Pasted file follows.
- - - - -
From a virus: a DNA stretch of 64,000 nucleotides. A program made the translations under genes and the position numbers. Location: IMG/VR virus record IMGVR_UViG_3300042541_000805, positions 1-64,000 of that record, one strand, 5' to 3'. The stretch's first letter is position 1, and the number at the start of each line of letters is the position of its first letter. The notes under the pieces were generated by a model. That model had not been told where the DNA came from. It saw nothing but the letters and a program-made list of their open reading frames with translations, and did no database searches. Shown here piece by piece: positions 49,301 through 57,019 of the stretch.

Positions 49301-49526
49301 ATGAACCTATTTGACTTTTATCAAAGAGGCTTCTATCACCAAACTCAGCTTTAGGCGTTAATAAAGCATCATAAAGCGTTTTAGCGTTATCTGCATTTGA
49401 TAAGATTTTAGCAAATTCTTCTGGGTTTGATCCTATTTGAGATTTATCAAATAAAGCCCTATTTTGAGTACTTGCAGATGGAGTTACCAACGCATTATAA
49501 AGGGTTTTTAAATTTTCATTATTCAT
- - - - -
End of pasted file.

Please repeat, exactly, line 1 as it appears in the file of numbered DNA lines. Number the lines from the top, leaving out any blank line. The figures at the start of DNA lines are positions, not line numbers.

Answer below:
From a virus: a DNA stretch of 64,000 nucleotides. A program made the translations under genes and the position numbers. Location: IMG/VR virus record IMGVR_UViG_3300042541_000805, positions 1-64,000 of that record, one strand, 5' to 3'. The stretch's first letter is position 1, and the number at the start of each line of letters is the position of its first letter. The notes under the pieces were generated by a model. That model had not been told where the DNA came from. It saw nothing but the letters and a program-made list of their open reading frames with translations, and did no database searches. Shown here piece by piece: positions 49,301 through 57,019 of the stretch.